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Editor's note: On Wednesday, Mark shared his controversial views on discount brokers. In short, he won't use one. His colleagues call him a spendthrift. But for him, it's worth it. It's important, though, to make sure you're working with the right person...

Three Qualities to Look for Before You Go into Business with Anyone

By Mark Ford, wealth coach, The Palm Beach Letter
Friday, July 19, 2013

I am not a spendthrift. But I'm not a cheapskate, either.
I know people who are not happy in a deal unless they feel like they've beaten the other guy down to nothing. That approach to business is mean and inefficient. Most times, it will end up backfiring.
Let me tell you why.
You are building a new house. You have asked three contractors for bids. You call in the low bidder and begin the process of chiseling him down on his prices.
He needs the work. (Pretend it is 2010.) So he agrees to build your house for what it costs him. He will be able to keep his workers busy and pay them, but he won't make a nickel of profit on the deal.
You feel great.
But what you don't realize is that in building your house, you will make changes. Dozens of them. And every time you make a change order, he will screw you.
It will be a screwing he believes you deserve. By the time the house is done, he will have his profit and more. And you will have paid a higher price than you should have and made an enemy in the process.
As an investor in residential real estate for 30 years, I've seen this scenario play out at least 100 times.
I've learned from my business and financial relationships that getting the cheapest deal doesn't necessarily mean you're getting the best deal.
Instead, when I go into business with someone, I am looking for three things:
•   The right match (someone who brings me something useful that I need)
•   The right personality (someone I enjoy dealing with)
•   The right deal (a deal that is good and profitable for both of us)

For example, Peter, my main partner in my rental real estate activities, cannot afford to bring cash to the business. But he brings other things.
First, Peter is the right match. He's detail-oriented, which I'm not, so he keeps good books. He's also tighter with expenses than I am, so he won't buy a new refrigerator when he can fix the old one for $25.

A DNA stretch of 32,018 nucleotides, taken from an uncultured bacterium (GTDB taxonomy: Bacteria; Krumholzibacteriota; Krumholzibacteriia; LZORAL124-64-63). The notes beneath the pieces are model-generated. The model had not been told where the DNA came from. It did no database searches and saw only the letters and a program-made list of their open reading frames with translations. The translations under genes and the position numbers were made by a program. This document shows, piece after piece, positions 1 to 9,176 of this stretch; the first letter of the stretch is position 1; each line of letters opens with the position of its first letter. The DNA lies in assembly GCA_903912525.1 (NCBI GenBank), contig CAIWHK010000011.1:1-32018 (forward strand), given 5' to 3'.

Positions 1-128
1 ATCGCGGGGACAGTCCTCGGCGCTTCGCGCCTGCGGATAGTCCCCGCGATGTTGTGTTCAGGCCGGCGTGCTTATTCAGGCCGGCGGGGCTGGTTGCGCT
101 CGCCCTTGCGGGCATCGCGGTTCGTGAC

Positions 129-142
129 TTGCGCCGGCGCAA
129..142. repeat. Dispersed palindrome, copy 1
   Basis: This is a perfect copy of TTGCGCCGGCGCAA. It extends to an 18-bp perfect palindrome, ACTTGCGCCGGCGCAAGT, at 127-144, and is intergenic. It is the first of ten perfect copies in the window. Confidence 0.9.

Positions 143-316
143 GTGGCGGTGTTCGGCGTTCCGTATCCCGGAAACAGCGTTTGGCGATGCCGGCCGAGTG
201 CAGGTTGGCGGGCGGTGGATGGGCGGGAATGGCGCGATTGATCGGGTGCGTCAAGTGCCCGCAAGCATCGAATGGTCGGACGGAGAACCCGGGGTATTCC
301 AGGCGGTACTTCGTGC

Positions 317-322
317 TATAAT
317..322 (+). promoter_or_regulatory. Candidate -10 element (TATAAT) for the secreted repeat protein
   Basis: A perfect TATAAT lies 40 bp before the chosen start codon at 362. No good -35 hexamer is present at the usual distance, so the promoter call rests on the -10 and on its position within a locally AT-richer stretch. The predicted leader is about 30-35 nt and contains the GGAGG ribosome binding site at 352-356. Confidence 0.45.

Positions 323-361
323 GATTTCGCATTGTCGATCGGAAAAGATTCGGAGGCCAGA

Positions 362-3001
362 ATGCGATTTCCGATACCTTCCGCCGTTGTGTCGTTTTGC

He's better than I could be with renovations and repairs because he has 30 years of experience working with trades. He knows what services cost. And he's very good with people – happy to listen and compromise but hardly a pushover.
Second, Peter is also someone I work with well – in other words, the right personality. We've been partners in various projects on and off for 40 years. Working with him is fun and easy. That makes the business fun and easy.
Third, the deal we have is a good one. In return for donating some of his expertise and time, I give him a share of the equity. Plus I pay him an arm's-length management fee.
It's a good deal for him because he gets income and equity in the real estate we buy without putting any cash up. It's a good deal for me because Peter takes care of everything. The only thing I really need to contribute for a rental real estate deal is cash.
The relationship works well for me because he does things I can't or won't do on my own. I trust him implicitly. I'm happy to pay him very well for this, and so our deal is fair for both of us.
I have the same philosophy in selecting brokers, financial advisors, and insurance agents. I want expert advice and great service. And I don't want to overpay for it. But I don't want to underpay, either.
Mark Ford

Further Reading:

Mark recently shared another secret to his success in real estate. "I do not consider market trends when I make investment-buying decisions – with real estate or with anything else... Instead, I use a rule of thumb I learned from my brother Justin, who is a real-estate pro..." Read the essay here: If You're Thinking of Buying Real Estate, Read this First
Mark is a self-made multi-millionaire who built his fortune from nothing. You can find more of his classic ideas on wealth-building here and here.

Market Notes


Today's chart is a reminder that when it comes to oil and gas investment, it's best to go "for profit," rather than "for the government." Also, it's best to buy American, rather than Chinese.
We've written several commentaries on how silly it is to make long-term investments in "state owned" companies... especially ones headquartered in foreign countries with traditions of fiscal mismanagement. You're better off partnering with a crack addict than the average group of government morons.
In early June, we updated this idea by noting the huge outperformance of shareholder-owned U.S. energy firms versus state-owned Brazilian energy firm Petrobras. But it's not just Brazil that gives investors the short end of the stick. The Chinese will screw you as well...
Below is a three-year performance of U.S. oil and gas firm Chevron (black line) plotted against the performance of China-owned PetroChina (red line). Chevron has raised its dividend for 26 consecutive years. PetroChina is an arm of the Chinese government. As you can see, "for profit" is a heck of a lot better than "for the government."

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